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Scott Pianowski

Closing Time: Brad Penny hits the lottery in St. Louis

Scott Pianowski
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If you're looking for details on Black Wednesday, the day three closers died, let's point you to the Andy Behrens Experience. The Brian Fuentes(notes) story is here; the Mike Gonzalez news is here; and the Jason Frasor(notes) skinny is here. For the rest of Wednesday's fantasy breakdown, read on.

Location, location, location, the Brad Penny(notes) story. There's still time to get on board with this solid, affordable mixed-league starting pitcher.

Penny had his way with the Astros Wednesday night (like everyone else, I suppose), allowing just one unearned run over seven crisp innings. It was Penny at his best – two-seam fastballs on both sides of the plate, good command of his off-speed pitches, plenty of ground balls. He's now worked 14 innings through two starts, with dynamite results (9 H, 1 ER, 2 BB, 8 K). Why is this guy owned in just 21 percent of Yahoo! leagues? We can't blame it all on the streamers.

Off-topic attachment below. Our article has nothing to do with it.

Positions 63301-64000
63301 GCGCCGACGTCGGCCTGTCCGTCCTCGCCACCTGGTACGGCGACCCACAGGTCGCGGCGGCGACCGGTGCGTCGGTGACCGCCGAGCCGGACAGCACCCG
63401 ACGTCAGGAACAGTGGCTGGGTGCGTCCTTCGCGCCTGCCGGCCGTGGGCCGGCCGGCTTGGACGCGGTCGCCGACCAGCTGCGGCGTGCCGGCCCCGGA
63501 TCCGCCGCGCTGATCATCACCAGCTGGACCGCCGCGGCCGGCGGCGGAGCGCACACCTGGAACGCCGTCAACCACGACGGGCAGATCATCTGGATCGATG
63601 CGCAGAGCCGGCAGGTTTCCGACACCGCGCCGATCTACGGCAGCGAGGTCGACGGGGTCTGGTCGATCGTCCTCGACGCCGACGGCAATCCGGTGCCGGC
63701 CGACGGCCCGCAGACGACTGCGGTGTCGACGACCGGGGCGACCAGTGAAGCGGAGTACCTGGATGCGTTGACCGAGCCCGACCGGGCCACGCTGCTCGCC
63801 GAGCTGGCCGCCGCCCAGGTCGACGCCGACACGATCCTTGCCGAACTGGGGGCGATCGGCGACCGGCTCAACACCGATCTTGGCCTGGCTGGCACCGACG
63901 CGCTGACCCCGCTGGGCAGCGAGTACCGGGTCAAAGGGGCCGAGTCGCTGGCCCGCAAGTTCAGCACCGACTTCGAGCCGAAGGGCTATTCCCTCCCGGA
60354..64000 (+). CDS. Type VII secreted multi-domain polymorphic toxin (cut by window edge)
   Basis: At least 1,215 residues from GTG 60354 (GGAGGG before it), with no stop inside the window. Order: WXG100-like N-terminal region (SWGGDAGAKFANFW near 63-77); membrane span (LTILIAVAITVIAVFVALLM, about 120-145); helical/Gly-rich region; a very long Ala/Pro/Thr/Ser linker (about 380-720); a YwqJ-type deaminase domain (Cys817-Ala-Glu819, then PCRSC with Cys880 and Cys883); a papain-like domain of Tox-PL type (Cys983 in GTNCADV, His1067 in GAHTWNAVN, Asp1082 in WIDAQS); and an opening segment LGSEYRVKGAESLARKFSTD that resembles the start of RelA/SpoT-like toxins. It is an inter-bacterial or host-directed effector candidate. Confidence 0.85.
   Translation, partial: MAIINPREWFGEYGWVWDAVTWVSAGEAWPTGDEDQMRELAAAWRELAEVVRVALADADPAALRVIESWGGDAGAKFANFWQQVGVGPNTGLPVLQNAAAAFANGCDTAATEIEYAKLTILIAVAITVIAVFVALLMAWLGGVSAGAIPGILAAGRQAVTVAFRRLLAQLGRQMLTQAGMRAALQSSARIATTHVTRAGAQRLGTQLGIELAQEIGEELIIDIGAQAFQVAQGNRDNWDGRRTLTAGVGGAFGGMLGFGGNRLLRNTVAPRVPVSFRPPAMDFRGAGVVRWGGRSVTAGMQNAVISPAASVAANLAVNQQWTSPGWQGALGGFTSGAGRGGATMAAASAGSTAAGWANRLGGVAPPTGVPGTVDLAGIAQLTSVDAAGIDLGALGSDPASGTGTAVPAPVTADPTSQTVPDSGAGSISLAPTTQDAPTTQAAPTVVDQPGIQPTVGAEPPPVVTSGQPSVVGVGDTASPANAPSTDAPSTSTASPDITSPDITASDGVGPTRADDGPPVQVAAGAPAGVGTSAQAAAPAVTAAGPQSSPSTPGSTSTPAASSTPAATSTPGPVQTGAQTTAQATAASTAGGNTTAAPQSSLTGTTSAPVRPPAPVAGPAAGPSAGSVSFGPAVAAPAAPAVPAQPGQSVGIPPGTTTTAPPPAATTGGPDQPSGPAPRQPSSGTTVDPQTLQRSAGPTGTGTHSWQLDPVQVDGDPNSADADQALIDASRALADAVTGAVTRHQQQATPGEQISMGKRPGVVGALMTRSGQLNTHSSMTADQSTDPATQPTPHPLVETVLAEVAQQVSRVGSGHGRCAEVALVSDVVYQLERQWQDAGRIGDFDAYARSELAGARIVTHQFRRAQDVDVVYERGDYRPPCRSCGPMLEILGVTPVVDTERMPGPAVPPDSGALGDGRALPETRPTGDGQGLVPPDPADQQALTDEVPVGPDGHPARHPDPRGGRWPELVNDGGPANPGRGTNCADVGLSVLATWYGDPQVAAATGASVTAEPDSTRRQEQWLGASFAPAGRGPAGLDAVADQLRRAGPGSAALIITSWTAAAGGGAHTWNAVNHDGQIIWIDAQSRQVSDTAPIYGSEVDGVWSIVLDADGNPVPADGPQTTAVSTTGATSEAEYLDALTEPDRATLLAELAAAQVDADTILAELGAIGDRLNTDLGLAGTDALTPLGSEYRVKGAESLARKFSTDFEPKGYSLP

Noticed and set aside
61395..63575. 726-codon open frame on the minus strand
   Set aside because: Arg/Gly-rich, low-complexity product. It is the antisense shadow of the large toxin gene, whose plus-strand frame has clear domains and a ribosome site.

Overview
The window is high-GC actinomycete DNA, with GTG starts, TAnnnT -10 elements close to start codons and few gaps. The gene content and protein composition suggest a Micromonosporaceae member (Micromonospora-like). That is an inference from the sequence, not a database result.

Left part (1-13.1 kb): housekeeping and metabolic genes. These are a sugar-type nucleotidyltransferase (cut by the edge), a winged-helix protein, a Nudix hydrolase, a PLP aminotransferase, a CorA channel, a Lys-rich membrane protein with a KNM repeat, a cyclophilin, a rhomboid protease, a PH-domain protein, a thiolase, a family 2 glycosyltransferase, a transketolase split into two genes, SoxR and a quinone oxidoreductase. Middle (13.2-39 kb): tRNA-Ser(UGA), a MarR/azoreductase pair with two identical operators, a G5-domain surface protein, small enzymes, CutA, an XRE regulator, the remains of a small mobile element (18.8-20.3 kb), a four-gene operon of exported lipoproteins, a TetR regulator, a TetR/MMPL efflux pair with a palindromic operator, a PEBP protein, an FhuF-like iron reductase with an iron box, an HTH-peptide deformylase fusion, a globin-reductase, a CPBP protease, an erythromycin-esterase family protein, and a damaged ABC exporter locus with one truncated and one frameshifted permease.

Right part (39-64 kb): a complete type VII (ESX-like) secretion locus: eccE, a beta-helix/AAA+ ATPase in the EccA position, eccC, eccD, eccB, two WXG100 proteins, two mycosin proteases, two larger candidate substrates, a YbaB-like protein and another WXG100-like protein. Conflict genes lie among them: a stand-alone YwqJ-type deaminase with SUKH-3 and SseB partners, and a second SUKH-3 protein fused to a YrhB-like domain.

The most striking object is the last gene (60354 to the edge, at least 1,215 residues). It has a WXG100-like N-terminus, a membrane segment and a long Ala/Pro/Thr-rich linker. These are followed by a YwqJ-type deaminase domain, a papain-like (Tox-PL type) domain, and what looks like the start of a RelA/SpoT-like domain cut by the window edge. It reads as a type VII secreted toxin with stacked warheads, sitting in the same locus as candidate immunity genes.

I can't guarantee you that Penny will do well next week at Arizona, but he's spotted for a big season overall. The NL Central environment certainly looks cushy, Busch Stadium doesn't hurt the cause, the Cardinals have plenty of plus defenders at key positions (especially catcher Yadier Molina(notes) and shortstop Brendan Ryan(notes)), and Dave Duncan is around to smooth out any of the rough edges. What's not to like?

I always root for guys like Jeff Francoeur(notes) because the statheads hate him. I know we're looking at a tiny sample, but Frenchy has a .429 average and three homers after Wednesday's play, along with six walks (one intentional) and just three strikeouts. He also was quietly effective in half a season with the Mets last year (.311/.338/.498); the OBP gets everyone upset, but those other numbers are in place. He's mixed-league worthy in my book.